Following the news or listening to conversations , it is very seldom you come across anything about how people vision the future of their country. And that is the case in any of the countries I have visited or lived in. People may have some visions related to specific issues, such as a fossil free society, or less poverty. However very few, if any, say anything about what an equal and just society would actually look like. Painting vivid pictures, that makes others think : “I want to go there!”
We Need Visions
Visions give people hope and purpose, and can give rise to mass movements. Therein lied the greatness of leaders such as Gandhi and Mandela. They articulated dreams of a better and brighter future. Dreams that so many shared; and subsequently became an irresistible force the old regimes could not resist. [Read more…]
The issue of woman’s emancipation is actually about man’s emancipation.
In this video, Jan Eliasson ( the previous Deputy-Secretary General of the United Nations), talks about how Olof Palme, a former Swedish prime minister, explained this to him:
In a nearly fifty year old paper ,“The Emancipation of Man”, Olof Palme, elaborates the matter and highlights the disadvantages of men’s traditional roles. In many parts of the world this paper is still highly topical. In other countries, Palme’s ideas would be regarded as ridiculous. I, as a woman, could even be arrested for posting this blog. [Read more…]
You might think the headline sounds unfair. It is not the people of South Sudan or Afghanistan’s fault that their countries are in such a mess, with millions of people suffering and thousands being killed. They do not deserve that. You are of course right. However, if you look at it from a society level, and not an individual level there is a cause and effect. Hence, the word “country” in the headline, instead of “we”.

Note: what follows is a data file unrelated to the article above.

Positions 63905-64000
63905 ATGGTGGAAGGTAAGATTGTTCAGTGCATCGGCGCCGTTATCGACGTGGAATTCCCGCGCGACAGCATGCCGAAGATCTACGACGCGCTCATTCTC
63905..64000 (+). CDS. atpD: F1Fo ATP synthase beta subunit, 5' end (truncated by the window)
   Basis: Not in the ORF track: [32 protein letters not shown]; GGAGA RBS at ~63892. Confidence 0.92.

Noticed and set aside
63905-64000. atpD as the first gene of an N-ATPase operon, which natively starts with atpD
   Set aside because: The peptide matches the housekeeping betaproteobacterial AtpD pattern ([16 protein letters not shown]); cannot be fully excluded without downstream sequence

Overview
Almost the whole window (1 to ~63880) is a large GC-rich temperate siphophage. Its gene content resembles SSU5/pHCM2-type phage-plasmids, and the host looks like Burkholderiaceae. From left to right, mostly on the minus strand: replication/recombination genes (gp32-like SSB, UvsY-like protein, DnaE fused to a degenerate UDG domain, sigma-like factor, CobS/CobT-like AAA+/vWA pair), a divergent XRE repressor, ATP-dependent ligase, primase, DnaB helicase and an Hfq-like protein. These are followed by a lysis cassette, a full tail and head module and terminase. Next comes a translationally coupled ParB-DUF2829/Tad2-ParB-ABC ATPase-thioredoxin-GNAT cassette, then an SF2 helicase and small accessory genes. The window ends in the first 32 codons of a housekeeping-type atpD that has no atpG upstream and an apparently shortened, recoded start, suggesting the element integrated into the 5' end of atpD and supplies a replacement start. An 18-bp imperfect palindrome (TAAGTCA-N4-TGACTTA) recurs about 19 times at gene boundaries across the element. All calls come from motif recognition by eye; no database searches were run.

However, there are two aspects of human behaviour that has an immediate effect on the kind of leaders a country end up with.
Narcissists create tremendous damage, frustration and suffering. They are everything but mature. And they believe they are so grandiose that they are entitled to hurt and damage other people. Narcissists are not always easy to detect, but it is important that you do, to know what you stand up against.
What has worked for me is to show that I do not agree with them.
I am not a psychologist, and I will not dwell on the differences between a narcissist and a psychopath. When you hear the words “narcissist or “psychopath” you probably think on a “it-is-all-about-me” person. And that is what I mean about a narcissist in this article. A person who probably has what is called a Narcissistic Personality Disorder.
The most ridiculous example I have experienced was a Head of a department, where I once worked, who summoned all his staff to an urgent meeting, telling them, while he was sobbing, that his wife had left him, and what a terrible time he was going through. And this was a government agency, not a local corner shop. No wonder the wife left him. [Read more…]